For the first time in its 22-year history, the AFF Suzuki Cup will be a truly regional showpiece with matches being hosted by each of the ten participating nations.

That means a wealth of new venues, locations, culture and cuisine for fans to experience, and for those thinking of travelling to any of those countries, we’ve got you covered with our ten-part guide to the host cities.

We kick things off with the bustling Malaysian capital of Kuala Lumpur – host to some of the most thrilling encounters in Suzuki Cup history and a city that’s brimming with energy and a passion for the global game.

City: Kuala Lumpur

Population: 7.2 million

Currency: Malaysian Ringgit (1MYR = 0.24 USD)

Stadium: Bukit Jalil National Stadium

Local clubs: Kuala Lumpur, FELCRA FC

Having first hosted group stage matches in the 2004 AFF Championship, Bukit Jalil National Stadium was then thrust into the regional spotlight when it was the location for the first leg of the final that set up Malaysia’s maiden title back in 2010.

With an estimated 100,000 people present to witness the 3-0 win it’s still believed to be the largest crowd in the history of the tournament and one of the most memorable evenings in the storied past of the AFF Suzuki Cup.

Set to host Malaysia’s group stage encounters with Laos on November 12 and Myanmar on November 24 the nation’s capital is a fascinating place to visit.

What to do: As Ong Kim Swee tells us below, no visit to Kuala Lumpur is complete without taking in one of Southeast Asia’s most remarkable architectural feats – the (Petronas) Twin Towers. Aside from that though there’s plenty to keep visitors busy with a lagoon theme park, a bird park, temples, aquariums and plenty of shopping options including the ever-popular Central Market.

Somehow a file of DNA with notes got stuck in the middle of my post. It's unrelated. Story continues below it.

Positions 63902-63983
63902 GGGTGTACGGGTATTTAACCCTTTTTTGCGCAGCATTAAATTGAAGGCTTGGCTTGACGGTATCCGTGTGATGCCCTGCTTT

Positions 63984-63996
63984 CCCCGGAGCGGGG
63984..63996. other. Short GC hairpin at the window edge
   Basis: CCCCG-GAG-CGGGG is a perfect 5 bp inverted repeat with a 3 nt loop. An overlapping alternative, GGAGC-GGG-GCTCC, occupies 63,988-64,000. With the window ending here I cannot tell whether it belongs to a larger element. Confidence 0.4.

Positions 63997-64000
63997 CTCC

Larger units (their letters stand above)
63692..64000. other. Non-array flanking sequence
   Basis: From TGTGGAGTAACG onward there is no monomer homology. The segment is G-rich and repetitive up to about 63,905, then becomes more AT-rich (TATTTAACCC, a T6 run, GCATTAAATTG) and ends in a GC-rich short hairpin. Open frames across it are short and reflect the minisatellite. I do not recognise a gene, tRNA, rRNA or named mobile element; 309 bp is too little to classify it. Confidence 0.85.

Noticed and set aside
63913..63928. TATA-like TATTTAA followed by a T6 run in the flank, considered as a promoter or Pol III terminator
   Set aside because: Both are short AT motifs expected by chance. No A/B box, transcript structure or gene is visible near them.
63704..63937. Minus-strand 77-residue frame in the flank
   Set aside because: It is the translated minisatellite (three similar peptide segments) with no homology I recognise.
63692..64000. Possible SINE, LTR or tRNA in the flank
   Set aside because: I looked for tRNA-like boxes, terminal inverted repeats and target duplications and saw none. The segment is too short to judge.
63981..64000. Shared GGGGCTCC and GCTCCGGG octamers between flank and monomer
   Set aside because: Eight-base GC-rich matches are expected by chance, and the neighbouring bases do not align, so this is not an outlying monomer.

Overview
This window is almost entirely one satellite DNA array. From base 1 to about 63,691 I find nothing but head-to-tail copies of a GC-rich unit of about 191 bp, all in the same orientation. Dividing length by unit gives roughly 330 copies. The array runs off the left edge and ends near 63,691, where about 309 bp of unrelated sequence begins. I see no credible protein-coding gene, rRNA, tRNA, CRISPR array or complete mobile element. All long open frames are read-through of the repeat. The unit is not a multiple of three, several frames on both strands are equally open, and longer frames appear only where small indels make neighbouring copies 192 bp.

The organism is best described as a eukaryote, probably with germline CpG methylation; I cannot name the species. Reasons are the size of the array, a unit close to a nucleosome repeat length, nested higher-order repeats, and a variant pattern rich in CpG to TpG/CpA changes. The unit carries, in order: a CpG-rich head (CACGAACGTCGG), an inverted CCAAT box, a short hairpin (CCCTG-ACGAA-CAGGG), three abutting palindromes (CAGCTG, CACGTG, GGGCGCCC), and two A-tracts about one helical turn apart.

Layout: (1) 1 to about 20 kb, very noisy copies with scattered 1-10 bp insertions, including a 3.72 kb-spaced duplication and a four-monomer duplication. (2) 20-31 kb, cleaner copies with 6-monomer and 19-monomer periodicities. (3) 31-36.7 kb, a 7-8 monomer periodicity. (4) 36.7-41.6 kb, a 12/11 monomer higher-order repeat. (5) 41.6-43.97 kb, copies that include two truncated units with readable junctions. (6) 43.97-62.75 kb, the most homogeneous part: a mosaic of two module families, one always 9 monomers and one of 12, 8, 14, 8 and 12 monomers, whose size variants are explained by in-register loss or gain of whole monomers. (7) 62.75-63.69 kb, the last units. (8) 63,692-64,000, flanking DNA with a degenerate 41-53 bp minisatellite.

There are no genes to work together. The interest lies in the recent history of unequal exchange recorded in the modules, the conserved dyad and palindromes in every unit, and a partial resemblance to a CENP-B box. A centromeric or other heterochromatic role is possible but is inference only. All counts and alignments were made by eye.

What to eat: Nasi Lemak – A staple across the country that’s a cheap and delicious meal consisting of rice that’s made fragrant by the addition of coconut cream and pandan leaves. Often served with cucumber, eggs and nuts, there are a host of regional variations but it’s a dish you’ll be able to find in almost any Kuala Lumpur neighbourhood.

Useful phrases: Selamat Berjuang – An expression that you’ll hear in and around football matches that means something like ‘good luck’ or ‘all the best’ in English.

Where to watch the other games: With football being such a large part of the national identity you won’t have much trouble finding bars and cafes that are showing all the matches from the AFF Suzuki Cup, with the Bukit Bintang area in particular having a collection of sport specific venues.

Where to stay: As you’d expect for such a large city there are a whole range of accommodation options available with the upper-end options centred around the KLCC area (where the Petronas Towers are located). But to be in the heart of the shopping and entertainment district many prefer Bukit Bintang (pictured below), which is well connected to the rest of the city and provides both budget and more higher-end options.

Stadium access: Trains can be taken from central Kuala Lumpur to Bukit Jalil station from where it’s around a 15-minute walk to the venue, although many locals prefer to take taxis – even with the often-congested roads on matchdays.

Inside knowledge – Ong Kim Swee (Malaysia U23 Coach)

“Everywhere I go in the world people always want to talk about the Twin Towers and it’s definitely one of our national landmarks.

“At the time it was built it was the largest twin towers anywhere in the world. My advice is that it’s best visited in the evening rather than the day because you can get a full sense of the beauty when the lights are on.”

Photos: Getty Images